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Jorge A. Zegbe-D

To estimate the effect of treatments or cultural practices over fruit dimensions on peach, such as fresh and dry weight and equatorial and polar diameters (FW, DW, ED and PD, respectively), the use of destructive samples are frequent. These variables are generally not included, due to the time-consuming and research costs involved. With the purpose to determine in situ the FW and DW of fruit of seedling peach trees, two cubic regression models (CRM) were fitted with 1241 and 1119 field observations of FW, DW, and ED. To determine DW, fruits were cut off immediately and dried at 70C for 24-h. These measurements were taken during growing season of 1984 and 1985. At 2-week intervals, 12 samples were collected each year. Each sample consisted in harvesting randomly five fruits and around the middle part of trees. The CRM were fitted taking the mean of five fruits. FW and DW were used as dependent variables, while ED as independent variable. To validate both models, during the growing season of 1985, 11 samples (five fruits per sample) were taken again from other trees. The real and predicted values of FW and DW were analyzed by a linear regression model (IRM), to know the grade of adjustment between them. The CRM of both variables had significant fit (r 2 = 0.975 and 0.941 for FW and DW, respectively). In contrast, the highest variation coefficient was observed in DW (29.14%), compared with FW (13.4%). In both cubic models, error mean square was the lowest compared to other models. The linear relation between real and predicted values ha values of r 2 = 0.983 and 0.941 for FW and DW, respectively; while the variation coefficients were 9.59% (FW) and 17.32% (DW). The CRM's can be used in future seedling peach experimental works, to predict fruit weight after full bloom until harvest.

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A. Maaike Wubs, Yun T. Ma, Ep Heuvelink, Lia Hemerik, and Leo F.M. Marcelis

measurements of fruit weight (fresh or dry); with nondestructive measurements, intermediate equations are needed to convert fruit dimensions into fruit fresh or dry weight (e.g., Cuevas et al., 2003 ; De Silva et al., 1997 ; Marcelis, 1992 ; Marcelis and

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P.A. Kiehl, J.H. Lieth, and D.W. Burger

weight; TDW, total dry weight, TFW, total fresh weight. Associate Professor. 1 Currently Instructor, Dept. of Ornamental Horticulture, Foothill College, 12345 El Monte Road, Los Altos Hills, CA 94022-4599. 2 Associate Professor and Extension Specialist

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Michael A. Fidanza, David L. Sanford, David M. Beyer, and David J. Aurentz

a ; Rinker, 2002 ; Wang et al., 1984 ; Wuest et al., 1995 ). Table 3. Analysis of fresh mushroom compost on a dry weight basis. Primary and secondary macronutrients. Average total N content of fresh mushroom compost was 1.12% (wet weight), 6.40 lb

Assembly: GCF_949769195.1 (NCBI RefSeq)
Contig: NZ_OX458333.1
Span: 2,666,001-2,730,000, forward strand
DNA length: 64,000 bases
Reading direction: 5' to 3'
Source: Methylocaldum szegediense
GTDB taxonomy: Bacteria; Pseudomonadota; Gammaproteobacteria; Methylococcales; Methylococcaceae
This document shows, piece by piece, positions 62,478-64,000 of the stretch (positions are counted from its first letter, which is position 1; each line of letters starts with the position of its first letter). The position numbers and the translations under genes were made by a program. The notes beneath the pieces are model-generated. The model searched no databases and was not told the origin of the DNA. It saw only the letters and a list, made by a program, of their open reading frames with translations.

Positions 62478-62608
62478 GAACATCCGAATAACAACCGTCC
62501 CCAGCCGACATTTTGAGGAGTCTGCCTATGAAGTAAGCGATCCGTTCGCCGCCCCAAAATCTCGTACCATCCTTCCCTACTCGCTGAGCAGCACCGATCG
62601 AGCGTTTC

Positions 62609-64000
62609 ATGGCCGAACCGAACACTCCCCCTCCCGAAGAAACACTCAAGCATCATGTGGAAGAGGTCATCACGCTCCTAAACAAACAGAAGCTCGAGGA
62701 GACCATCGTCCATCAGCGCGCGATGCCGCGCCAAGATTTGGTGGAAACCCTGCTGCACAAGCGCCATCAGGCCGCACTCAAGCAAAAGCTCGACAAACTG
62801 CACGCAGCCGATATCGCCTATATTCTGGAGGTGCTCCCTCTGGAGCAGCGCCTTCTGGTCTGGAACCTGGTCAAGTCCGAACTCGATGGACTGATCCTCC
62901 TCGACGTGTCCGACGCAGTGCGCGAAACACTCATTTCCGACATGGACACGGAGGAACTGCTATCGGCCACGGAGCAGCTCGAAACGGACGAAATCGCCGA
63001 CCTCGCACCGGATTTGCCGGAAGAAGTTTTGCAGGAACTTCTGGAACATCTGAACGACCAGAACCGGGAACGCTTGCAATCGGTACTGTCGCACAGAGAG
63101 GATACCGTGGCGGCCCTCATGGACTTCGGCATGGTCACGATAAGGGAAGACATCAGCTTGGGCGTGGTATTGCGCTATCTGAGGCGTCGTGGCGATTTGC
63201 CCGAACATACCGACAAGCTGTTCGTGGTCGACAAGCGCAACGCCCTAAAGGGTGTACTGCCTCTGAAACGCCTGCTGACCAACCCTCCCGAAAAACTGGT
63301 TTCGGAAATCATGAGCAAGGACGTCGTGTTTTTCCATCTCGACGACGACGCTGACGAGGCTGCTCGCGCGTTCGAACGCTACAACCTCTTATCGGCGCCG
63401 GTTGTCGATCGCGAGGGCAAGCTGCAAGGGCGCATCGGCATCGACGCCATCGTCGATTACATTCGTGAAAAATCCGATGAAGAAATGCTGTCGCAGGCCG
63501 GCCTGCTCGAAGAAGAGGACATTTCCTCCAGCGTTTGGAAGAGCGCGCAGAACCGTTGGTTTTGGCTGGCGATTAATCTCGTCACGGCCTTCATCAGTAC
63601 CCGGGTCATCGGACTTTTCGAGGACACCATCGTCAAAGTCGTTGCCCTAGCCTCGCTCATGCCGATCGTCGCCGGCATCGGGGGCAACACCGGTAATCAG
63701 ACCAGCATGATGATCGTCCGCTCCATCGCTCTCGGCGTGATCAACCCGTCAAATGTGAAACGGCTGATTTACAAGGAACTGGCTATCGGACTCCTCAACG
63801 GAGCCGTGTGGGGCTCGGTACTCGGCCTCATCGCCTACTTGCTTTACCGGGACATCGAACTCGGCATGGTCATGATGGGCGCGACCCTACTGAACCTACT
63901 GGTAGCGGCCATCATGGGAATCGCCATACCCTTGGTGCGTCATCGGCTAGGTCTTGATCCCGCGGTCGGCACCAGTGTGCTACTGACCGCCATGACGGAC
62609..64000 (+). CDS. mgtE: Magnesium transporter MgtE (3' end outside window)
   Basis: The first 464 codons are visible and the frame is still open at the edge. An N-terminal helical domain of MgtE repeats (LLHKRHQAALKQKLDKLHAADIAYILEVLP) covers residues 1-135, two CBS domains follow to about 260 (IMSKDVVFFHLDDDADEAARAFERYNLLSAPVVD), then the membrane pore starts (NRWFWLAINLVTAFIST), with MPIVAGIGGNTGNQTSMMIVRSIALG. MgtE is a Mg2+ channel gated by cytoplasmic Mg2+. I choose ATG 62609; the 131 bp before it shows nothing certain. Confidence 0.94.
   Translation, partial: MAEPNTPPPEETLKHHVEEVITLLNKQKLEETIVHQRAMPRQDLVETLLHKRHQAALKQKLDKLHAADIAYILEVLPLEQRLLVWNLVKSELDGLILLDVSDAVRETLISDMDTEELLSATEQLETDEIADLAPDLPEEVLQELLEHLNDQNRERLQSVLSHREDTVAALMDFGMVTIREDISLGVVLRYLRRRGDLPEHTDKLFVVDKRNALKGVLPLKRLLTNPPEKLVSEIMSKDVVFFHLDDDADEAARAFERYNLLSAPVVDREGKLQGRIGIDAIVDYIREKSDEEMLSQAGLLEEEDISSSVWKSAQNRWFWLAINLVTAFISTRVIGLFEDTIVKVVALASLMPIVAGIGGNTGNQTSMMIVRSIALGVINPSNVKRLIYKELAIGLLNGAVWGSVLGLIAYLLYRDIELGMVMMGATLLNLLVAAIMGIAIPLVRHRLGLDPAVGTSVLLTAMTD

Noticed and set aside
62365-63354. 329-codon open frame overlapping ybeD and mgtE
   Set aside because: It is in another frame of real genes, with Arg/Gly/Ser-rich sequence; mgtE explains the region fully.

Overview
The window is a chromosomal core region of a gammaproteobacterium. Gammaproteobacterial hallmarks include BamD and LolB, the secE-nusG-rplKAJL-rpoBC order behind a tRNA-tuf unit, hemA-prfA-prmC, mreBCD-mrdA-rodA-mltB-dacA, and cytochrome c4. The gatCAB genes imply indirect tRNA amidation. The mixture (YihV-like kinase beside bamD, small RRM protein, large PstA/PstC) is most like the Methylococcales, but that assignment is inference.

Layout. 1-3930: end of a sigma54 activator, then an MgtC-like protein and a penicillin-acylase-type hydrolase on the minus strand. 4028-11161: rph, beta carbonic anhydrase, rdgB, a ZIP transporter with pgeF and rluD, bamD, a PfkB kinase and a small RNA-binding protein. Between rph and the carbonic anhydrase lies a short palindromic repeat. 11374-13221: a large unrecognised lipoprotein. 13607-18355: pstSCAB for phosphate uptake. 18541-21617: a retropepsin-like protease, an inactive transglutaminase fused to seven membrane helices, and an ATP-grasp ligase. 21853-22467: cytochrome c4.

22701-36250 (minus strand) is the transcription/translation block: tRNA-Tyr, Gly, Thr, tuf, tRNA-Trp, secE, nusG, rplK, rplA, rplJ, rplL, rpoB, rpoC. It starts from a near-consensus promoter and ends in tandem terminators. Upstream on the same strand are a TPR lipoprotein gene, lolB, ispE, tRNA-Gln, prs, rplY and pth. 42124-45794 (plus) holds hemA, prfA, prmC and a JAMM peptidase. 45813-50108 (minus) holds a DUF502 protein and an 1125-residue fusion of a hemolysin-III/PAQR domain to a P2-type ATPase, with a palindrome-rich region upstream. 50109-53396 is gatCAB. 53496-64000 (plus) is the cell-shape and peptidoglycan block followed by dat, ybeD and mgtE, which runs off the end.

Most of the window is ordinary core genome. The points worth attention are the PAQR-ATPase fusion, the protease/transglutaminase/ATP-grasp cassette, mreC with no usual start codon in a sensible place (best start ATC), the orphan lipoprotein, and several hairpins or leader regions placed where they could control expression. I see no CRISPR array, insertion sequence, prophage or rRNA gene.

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Fhatuwani N. Mudau, Puffy Soundy, and Elsa S. du Toit

of flowers and flower buds (autumn and winter), stem girth, fresh and dry root weight, fresh and dry stem weight, leaf area [measured by an area meter (LI-3100; LI-COR, Lincoln, Nebr.)], and fresh and dry shoot weights were recorded. At the end of

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Yerko M. Morenol, Anita Nina Miller-Azarenko, and William Potts

Abbreviations: DAFB, days after full bloom, DW, dry weight FW, fresh weight. Graduate Research Assistant. 2 Associate Professor. 3 Statistician. Oregon Agricultural Experiment Station Technical Paper no. 9619. This research was funded by USDA

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Mark Lefsrud, Dean Kopsell, Carl Sams, Jim Wills, and A.J. Both

concentrations z expressed on a fresh weight (FM) basis in the leaf tissues of ‘Melody’ spinach grown with two nitrogen levels and five drying temperatures. Fig. 1. Effect of drying temperature on dry matter of shoot tissue in kale and spinach

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Guo-Liang Jiang, Laban K. Rutto, and Shuxin Ren

traits investigated included plant height (centimeters from the bottom to the top of main stem), fresh biomass of whole plants aboveground (kg·ha −1 ), fresh pod yield (kg·ha −1 ), fresh seed yield (kg·ha −1 ), the weight (grams) of fresh and dried 100

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Jeffrey Adelberg, Maria Delgado, and Jeffrey Tomkins

the sucrose concentration was determined using a refractometer (Atago N10, Atago Instruments Ltd., Tokyo). Plants were blotted dry on paper towels and fresh weight (FW) was recorded. About 5 g tissue/vessel was placed in paper envelopes and dried in a

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Brent Tisserat and Amy Stuff

( Ricinus communis L.) soaked for 48 h in 5, 25, or 50 m m glycerol or a mixture of 10:5, 25:10, and 50:15 m m glycerol:aspartic acid, respectively, resulted in seedlings exhibiting higher fresh and dry weights than seedlings obtained from water